By Gemma Costello

Person watching sunset.
Photo by Anton Darius on Unsplash

Summer is in the air and with the onset of Summer comes a new sense of purpose and hope! The weather has begun to pick up. We’ve actually had a few days when it’s been warm enough to sit outside and read a book with a cup of tea (or something stronger!) The leaves have unfurled from the trees again and the birds are singing their hearts out! There is a renewed sense of energy in nature and vibrancy which can lend us a feeling of energy of our own.

Feng shui in your home

I mentioned in my previous blog post that now might be a good time to study Marie Kondo, author of the ‘Magic Art of Tidying’ and ‘Spark Joy’ and learn now to declutter your home or living space. If you’re interested, you could even do some research into Feng Shui and study how positioning the furniture in various places around a room and using plants and water features can ‘rebalance’ the energy in your home.

Set some goals

Summer makes me think of new life and fresh beginnings. If you have some free time, why not sit down with your laptop or a good old-fashioned pen and paper and set some short-term goals for yourself for the next two months. These could be anything from starting your first novel, to learning a new language, to doing an online gym/Pilates/yoga class every week for the next eight weeks.

Having a project on the go, can be a useful distraction at times like this – but it can also be an extremely valuable investment of your time and energy. Imagine if, after eight weeks, you have written the first ten chapters of that novel you’d always wanted to write, mastered conversational French or other language of your choice, or managed to get yourself fit and in shape by working out online for eight weeks. Wouldn’t that be an amazing achievement?

Forming ‘successful’ habits

Sometimes all it takes to achieve a goal is to set a habit and stick to it. Check out this fantastic podcast from Dr Rangan Chatterjee on how to set new habits that really stick– it is just the kind of thing to get you motivated about starting a regular exercise routine or learning a new skill. In the podcast Professor B.J. Fogg explains how behavioural psychology is more important in establishing a new habit than repetition of the habit for 21 days until the habit sticks.

Professor Fogg reveals that for a habit to be successful, you first have to establish your motivation, then set yourself a goal that has a reasonable chance of success (your goal should be readily achievable as the feeling of success you experience from achieving is what will motivate you to repeat the habit). Finally, to make the habit ‘stick’ you have ‘pair’ the habit with an existing activity that you are already doing daily. Professor Fogg shares many great insights into establishing successful habits and the podcast is well worth listening to for his useful tips!

Plant based recipes!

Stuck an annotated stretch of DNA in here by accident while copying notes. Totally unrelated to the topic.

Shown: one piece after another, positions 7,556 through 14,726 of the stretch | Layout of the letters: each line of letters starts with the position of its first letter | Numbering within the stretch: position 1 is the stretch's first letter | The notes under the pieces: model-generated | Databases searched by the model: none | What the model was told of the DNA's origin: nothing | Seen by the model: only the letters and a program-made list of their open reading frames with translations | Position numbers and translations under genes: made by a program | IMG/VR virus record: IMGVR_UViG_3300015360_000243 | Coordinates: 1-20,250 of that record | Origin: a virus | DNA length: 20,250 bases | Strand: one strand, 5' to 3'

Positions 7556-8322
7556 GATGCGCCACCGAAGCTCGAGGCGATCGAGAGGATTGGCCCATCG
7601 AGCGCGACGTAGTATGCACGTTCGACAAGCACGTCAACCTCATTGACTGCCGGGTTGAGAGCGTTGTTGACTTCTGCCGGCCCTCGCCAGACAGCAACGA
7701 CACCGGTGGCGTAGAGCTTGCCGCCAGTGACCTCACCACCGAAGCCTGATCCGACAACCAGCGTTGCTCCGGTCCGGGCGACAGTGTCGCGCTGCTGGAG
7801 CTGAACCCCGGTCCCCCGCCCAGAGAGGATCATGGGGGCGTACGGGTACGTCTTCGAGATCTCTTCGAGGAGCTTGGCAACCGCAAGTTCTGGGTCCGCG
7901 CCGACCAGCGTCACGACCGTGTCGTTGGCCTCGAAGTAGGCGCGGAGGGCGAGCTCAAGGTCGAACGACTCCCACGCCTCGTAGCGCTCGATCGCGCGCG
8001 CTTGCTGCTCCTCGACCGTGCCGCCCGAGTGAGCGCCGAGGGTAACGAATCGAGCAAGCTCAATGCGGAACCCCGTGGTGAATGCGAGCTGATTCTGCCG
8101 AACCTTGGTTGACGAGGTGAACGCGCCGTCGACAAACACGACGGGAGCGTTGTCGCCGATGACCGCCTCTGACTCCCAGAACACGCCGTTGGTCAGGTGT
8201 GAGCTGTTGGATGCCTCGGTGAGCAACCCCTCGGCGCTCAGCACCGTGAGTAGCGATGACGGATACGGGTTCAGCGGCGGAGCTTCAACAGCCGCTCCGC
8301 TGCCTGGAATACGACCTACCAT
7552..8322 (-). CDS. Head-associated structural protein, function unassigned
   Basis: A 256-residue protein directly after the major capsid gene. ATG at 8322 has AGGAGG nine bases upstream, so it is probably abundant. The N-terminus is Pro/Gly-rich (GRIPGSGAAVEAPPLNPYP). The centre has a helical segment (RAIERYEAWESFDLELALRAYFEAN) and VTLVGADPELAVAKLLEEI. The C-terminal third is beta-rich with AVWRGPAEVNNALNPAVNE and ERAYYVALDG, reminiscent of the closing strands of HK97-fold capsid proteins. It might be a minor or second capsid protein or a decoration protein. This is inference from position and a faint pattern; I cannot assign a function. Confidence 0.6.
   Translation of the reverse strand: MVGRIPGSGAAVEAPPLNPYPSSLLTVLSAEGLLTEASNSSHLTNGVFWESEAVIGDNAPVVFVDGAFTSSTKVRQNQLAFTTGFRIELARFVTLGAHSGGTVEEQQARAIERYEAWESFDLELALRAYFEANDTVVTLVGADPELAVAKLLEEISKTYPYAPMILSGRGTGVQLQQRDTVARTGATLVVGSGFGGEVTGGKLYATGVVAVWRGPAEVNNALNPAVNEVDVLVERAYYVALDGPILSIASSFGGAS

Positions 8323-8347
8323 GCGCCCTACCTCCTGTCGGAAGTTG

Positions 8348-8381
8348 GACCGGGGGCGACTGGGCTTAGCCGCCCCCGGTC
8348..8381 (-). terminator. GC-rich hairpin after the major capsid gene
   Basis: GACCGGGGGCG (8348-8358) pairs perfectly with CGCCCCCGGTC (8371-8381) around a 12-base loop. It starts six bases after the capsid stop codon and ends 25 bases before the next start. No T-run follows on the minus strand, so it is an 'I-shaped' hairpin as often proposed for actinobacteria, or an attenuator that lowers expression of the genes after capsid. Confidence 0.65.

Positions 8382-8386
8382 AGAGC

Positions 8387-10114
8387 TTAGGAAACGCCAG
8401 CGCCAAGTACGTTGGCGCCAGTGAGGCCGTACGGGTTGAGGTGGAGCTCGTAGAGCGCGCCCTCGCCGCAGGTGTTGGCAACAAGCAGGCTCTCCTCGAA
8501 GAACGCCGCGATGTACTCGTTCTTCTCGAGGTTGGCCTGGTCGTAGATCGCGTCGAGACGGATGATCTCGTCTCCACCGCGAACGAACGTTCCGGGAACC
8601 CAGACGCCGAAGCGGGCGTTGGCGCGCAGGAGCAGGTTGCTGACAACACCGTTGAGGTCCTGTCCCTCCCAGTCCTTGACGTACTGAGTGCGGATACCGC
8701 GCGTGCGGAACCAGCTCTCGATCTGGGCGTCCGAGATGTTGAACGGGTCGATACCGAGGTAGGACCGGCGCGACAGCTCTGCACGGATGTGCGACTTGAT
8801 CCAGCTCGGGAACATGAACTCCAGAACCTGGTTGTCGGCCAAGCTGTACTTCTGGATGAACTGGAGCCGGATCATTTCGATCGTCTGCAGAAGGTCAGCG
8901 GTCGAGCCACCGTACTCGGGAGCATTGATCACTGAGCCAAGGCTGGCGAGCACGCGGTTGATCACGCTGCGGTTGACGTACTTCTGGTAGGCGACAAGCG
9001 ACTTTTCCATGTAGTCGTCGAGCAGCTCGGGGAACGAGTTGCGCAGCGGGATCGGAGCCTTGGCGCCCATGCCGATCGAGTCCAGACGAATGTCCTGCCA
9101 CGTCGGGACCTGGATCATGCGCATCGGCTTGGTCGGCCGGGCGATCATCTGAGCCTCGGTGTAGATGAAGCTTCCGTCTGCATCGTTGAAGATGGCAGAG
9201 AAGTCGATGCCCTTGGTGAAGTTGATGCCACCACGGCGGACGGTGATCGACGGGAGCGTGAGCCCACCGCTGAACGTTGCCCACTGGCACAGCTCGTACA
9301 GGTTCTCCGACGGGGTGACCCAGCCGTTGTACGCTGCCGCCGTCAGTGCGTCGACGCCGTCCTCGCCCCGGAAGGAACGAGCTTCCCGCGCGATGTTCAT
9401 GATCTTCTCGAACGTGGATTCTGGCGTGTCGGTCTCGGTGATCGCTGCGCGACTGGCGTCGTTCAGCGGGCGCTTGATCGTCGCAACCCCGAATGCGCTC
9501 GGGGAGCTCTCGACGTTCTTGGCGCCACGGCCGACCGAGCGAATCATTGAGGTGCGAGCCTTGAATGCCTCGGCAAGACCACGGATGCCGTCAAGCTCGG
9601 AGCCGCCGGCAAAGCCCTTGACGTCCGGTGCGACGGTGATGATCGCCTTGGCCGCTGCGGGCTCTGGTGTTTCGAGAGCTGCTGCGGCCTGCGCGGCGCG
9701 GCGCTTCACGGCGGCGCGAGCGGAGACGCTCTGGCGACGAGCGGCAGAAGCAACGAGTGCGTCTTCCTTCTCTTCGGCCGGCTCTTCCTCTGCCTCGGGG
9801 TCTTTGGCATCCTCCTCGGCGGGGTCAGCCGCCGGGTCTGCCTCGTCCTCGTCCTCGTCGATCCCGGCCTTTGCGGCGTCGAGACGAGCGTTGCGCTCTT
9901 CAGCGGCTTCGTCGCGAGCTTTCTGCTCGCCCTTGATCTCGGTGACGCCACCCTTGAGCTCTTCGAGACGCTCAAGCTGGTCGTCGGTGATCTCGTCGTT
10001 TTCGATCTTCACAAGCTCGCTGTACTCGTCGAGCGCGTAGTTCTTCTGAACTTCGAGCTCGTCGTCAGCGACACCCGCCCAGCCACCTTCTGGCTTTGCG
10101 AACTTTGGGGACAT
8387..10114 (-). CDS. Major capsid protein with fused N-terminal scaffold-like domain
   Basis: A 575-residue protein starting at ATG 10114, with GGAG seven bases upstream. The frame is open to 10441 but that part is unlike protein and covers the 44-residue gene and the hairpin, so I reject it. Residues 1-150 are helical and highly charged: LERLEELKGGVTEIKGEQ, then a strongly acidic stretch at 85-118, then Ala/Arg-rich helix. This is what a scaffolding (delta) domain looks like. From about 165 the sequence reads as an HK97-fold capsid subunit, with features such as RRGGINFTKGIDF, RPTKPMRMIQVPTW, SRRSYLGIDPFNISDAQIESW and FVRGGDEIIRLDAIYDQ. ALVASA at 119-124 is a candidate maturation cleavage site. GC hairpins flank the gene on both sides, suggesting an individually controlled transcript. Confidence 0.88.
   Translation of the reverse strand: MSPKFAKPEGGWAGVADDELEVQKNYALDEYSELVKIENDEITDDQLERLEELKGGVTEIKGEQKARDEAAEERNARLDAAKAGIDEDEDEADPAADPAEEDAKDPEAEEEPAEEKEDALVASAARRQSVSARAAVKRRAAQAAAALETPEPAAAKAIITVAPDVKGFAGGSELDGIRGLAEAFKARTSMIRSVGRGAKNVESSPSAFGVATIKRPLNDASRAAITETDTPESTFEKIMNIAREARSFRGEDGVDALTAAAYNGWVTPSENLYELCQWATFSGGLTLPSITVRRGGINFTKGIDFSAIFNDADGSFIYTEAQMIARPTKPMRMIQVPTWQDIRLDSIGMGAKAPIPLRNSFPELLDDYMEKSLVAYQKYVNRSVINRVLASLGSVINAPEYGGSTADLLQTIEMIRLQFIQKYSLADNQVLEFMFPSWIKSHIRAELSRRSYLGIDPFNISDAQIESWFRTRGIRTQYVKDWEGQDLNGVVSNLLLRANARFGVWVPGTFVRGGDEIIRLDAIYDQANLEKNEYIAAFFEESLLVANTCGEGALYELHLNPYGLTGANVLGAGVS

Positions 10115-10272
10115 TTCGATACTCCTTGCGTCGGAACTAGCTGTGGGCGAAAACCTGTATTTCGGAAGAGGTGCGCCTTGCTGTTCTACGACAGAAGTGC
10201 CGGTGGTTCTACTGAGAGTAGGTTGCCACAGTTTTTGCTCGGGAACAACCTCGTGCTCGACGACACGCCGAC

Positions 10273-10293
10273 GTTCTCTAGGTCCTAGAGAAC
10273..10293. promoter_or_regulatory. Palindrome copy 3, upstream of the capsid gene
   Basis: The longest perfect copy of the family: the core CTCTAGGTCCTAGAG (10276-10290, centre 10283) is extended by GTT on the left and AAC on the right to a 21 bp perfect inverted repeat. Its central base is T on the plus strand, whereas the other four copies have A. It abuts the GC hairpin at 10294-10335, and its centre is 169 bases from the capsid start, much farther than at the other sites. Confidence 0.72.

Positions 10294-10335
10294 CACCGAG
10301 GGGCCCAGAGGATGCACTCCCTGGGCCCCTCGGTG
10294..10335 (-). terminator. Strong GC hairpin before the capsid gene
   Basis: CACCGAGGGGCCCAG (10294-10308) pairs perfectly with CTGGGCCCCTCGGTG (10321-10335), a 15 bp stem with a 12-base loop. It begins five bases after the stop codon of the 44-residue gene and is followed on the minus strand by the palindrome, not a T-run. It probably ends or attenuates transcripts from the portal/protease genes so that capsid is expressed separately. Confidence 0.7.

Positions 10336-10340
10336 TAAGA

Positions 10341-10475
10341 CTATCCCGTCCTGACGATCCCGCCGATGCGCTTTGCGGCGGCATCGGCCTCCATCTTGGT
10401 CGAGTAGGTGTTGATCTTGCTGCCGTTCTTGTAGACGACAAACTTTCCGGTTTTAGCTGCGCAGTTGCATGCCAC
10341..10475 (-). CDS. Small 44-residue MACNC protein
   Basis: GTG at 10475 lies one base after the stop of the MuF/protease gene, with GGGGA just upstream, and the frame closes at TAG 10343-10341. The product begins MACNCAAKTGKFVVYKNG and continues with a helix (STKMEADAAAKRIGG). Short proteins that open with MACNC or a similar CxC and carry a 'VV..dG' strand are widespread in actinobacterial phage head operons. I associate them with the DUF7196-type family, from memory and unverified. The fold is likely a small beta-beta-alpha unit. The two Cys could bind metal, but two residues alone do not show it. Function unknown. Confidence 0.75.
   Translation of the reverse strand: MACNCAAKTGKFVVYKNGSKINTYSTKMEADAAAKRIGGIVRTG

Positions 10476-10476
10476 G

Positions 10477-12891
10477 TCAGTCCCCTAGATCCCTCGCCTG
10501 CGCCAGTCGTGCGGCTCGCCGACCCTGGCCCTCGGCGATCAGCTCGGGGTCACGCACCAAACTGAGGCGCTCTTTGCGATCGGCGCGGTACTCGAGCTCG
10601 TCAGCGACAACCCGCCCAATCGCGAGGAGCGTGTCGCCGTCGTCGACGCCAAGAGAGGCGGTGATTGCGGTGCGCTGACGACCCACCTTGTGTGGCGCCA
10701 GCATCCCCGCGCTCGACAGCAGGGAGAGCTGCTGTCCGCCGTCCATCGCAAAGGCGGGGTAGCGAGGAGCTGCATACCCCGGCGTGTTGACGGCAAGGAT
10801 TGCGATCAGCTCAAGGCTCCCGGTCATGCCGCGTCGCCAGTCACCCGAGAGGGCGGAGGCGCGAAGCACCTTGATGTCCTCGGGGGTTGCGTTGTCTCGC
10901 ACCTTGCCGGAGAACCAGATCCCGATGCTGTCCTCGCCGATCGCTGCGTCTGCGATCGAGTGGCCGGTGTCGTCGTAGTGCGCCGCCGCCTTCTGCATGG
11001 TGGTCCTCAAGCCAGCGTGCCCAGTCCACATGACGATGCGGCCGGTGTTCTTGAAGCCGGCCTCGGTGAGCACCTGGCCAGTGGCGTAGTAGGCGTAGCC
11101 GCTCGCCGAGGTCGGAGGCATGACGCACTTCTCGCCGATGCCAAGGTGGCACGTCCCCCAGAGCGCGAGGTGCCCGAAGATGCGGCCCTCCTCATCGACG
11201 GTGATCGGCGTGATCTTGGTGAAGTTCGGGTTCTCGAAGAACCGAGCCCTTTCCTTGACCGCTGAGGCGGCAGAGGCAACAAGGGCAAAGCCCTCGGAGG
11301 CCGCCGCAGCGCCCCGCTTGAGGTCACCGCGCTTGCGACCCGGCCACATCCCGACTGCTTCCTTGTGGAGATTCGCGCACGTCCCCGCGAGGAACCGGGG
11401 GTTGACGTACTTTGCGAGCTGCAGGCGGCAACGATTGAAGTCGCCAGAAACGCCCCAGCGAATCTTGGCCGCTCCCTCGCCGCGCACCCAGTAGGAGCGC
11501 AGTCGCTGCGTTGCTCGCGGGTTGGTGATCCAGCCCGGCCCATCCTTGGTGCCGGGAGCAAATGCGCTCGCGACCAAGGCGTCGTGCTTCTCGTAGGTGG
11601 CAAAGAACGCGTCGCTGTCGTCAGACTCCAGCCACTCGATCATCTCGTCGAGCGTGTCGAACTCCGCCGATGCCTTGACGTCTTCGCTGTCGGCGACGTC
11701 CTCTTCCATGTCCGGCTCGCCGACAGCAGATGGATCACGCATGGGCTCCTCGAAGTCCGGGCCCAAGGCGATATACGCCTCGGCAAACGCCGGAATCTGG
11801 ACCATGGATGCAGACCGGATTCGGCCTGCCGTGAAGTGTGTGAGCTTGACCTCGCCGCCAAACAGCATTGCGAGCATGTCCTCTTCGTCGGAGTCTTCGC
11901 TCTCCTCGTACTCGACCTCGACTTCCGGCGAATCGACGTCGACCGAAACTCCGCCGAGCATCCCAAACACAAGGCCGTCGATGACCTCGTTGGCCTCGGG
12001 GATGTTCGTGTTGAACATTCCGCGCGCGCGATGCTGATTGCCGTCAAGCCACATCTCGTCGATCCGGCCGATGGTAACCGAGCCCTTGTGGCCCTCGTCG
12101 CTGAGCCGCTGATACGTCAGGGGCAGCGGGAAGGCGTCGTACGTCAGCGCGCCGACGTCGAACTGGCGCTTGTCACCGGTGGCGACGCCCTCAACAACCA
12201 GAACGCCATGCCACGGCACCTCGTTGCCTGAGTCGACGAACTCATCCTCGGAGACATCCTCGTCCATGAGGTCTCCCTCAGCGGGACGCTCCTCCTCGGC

One of the habits we’ve established over the last number of months while working from home, is planning and cooking delicious plant-based recipes at home. Part of the fun is in finding new recipes. Sometimes they work out (Dale Pinnock’s Black Bean chilli is to die for!) and sometimes they don’t (I tried a vegan macaroni and cashew nut cheese – not such a success ).I’ve been listening to some  enjoyable Foodie podcasts over the last while. Deliciously Ella do a really good podcast on health and well- being topics, nutrition, brain health and more. You can sign up for their newsletter on their website and they will email you some great recipes. You can sample some of their recipes here.

Achieving ‘Flow State’

I have always been interested in psychology and one of the goals I set for myself when the Lockdown kicked in was to take some time out to study the subject in more detail.  So, when a good friend told me about an upcoming psychology course online from Psychologist Shane Martin, I seized the opportunity to dive right in. Shane’s course has been a wonderful experience with sessions on stress management, resilience, flow states, compassion, gratitude and more. Shane delivers the course in a warm and engaging manner, with lots of humour and personal anecdotes for good measure. The principles of psychology which Shane teaches are beneficial both for healthcare workers and for ordinary ‘civilians’ like me. I have learnt a lot from the course and have really enjoyed it. You can learn more about Shane Martin’s work here.

I particularly enjoyed the session Shane did on ‘Flow states’, these are states of optimal experience where you are so absorbed in the task you are dealing with that you forget the passage of time and are completely caught up in what you are doing to the exclusion of everything else. In order to achieve a flow state, you need to set goals, which is why they can often happen at work and are sometimes harder to achieve in leisure time. Watching television rarely generates a flow state, but cooking a nice meal, or playing a musical instrument can, because these are more structured activities. The concept of ‘Flow States’ originated with Mihaly Csikszentmihalyi  and he wrote about his ideas on flow in his book ‘Finding Flow’ . I have actually downloaded the book and it is on my reading list as I am fascinated by the subject! What’s on your reading list for the next couple of weeks?

As I’m writing this, I’m sitting here looking out the patio window at the most gorgeous sunset. The sun is sinking, and the clouds are infused with delicate pinks and golds. The birds are serenading me even as the twilight falls. I feel incredibly grateful for the beauty of nature which has the power to uplift and inspire each of us in so many ways. We may be in lockdown, but our hearts and minds will always be free 😊

Summer calling!
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